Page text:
September 5 – Time for Church

Psalm 101; 2 Kings 17:24-41; 1 Timothy 3:14—4:5

The pastor was coming over to comfort the family in a difficult time, so the whole family worked hard on making the house presentable. He came in, they had a good time talking, and then the pastor realized that he had left his Bible in the car so he couldn’t share the Scripture verse that he could use to encourage the family during their troubles. He asked the lady of the house if she had a Bible he could use. The mother turned towards her son and said, “Honey, could you bring us the book that momma loves so much that we read from it every night please?” After searching, he came back a few minutes later with the TV Guide.

There seems to be a disconnect between “church behavior” and “normal behavior.” When we go to church, we walk carefully to make sure that no one sees us as we really are. We put on our “Sunday Go to Meetin’” clothes and our best behavior. Smiles hide the pains that we don’t want others to see. God forbid that anyone in the church know our hurts and pains! (And we hope that we can hide them from God, too.) Once our Sunday Service is finished, we breathe a sigh of relief and become ourselves once more. The world, which watches our behavior carefully to see how true we are to what we believe, sees us at our worst. The church, where people shouldn’t be judging us, sees us at our best. Perhaps these words of Paul ring through our heads. “Although I hope to come to you soon, I am writing you these instructions so that, if I am delayed, you will know how people ought to conduct themselves in God’s household, which is the church of the living God, the pillar and foundation of the truth.” (1 Timothy 3:14-15)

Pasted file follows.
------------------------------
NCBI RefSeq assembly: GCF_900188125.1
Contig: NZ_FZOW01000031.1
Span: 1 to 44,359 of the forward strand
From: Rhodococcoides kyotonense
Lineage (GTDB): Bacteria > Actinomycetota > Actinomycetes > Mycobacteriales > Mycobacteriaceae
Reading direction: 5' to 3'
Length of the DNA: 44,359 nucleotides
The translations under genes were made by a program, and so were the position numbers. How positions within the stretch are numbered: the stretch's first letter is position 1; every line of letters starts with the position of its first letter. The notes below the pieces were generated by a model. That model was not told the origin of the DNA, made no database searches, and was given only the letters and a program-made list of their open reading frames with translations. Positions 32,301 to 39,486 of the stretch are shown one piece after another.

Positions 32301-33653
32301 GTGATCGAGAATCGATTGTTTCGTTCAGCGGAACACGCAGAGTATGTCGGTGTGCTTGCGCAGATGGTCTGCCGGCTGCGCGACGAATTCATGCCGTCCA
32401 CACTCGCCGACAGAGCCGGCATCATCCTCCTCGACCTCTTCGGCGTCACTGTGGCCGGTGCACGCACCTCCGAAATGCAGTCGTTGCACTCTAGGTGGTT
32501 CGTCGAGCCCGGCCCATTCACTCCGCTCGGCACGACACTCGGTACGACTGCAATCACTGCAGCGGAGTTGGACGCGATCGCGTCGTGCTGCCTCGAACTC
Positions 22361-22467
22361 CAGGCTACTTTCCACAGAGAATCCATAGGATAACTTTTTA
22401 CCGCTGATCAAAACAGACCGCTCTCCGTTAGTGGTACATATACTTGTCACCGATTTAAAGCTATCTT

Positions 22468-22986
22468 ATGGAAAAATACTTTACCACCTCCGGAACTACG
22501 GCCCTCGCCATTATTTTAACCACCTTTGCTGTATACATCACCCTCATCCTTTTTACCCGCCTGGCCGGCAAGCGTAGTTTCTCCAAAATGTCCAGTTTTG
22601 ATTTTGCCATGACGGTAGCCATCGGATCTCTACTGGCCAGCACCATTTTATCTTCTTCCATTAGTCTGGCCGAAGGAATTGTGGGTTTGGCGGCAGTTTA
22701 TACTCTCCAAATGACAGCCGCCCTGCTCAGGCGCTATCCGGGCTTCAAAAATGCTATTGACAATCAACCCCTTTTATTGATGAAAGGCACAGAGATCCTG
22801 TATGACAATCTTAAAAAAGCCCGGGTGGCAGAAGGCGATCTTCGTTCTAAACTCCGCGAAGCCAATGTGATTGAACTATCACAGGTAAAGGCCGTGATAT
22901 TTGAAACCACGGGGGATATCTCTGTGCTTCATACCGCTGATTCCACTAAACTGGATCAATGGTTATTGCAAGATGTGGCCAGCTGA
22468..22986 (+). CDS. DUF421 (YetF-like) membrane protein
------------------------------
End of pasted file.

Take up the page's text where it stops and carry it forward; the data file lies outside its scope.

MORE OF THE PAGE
I am going to make a mind blowing statement here: Paul is not talking about our attitudes and behavior in our Sunday morning worship times when he mentions God’s household. The church of the living God is so much more than those four walls of worship. Paul is talking about who we are in all that we do. Whether I am at worship or I am trying to convince the person taking my order at a fast food restaurant, who can’t seem to get things right, I am present in God’s household. The church of the living God is not so much a place as a relationship with God, and with people He loves. Last I checked, each person we come into contact with is part of this world that God loves (John 3:16), the claims of “Men in Black” notwithstanding. That means that my conduct towards the restaurant worker, the cop who stops me for rolling through a stop sign because no one was coming, or the person who just cut me off in traffic is a reflection of my relationship with Christ. Our character is not revealed so much by our conduct towards others who are higher on the social scale as it is by our conduct towards those who are lower on the social scale. It is time for us to realize that “church” is not an hour on Sunday morning – that’s worship – it’s a lifestyle of walking with God in all that we do.

Francis Schaeffer asked the question “How Should We Then Live?” in a book back in the 70’s. It is a question we should ask ourselves daily. If Jesus Christ really is Lord of our Lives, what difference does it make? If Jesus Christ really does show us mercy and grace, how should we treat others who have wronged us? The original word we translate as “church” really means “the called out ones.” It is important to remember that as we go through our everyday life. Let others see the “called out” lifestyle in all we do.

Lord God – people need to see the church in me. Let my life reflect the mercy and grace of Jesus Christ I have received to all I meet. Help me to conduct myself properly in the household of God.

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About rockyfort

I am a retired Middle School Teacher. I share each day what God is teaching me from reading His word hoping that people can benefit from reading what God has taught me.
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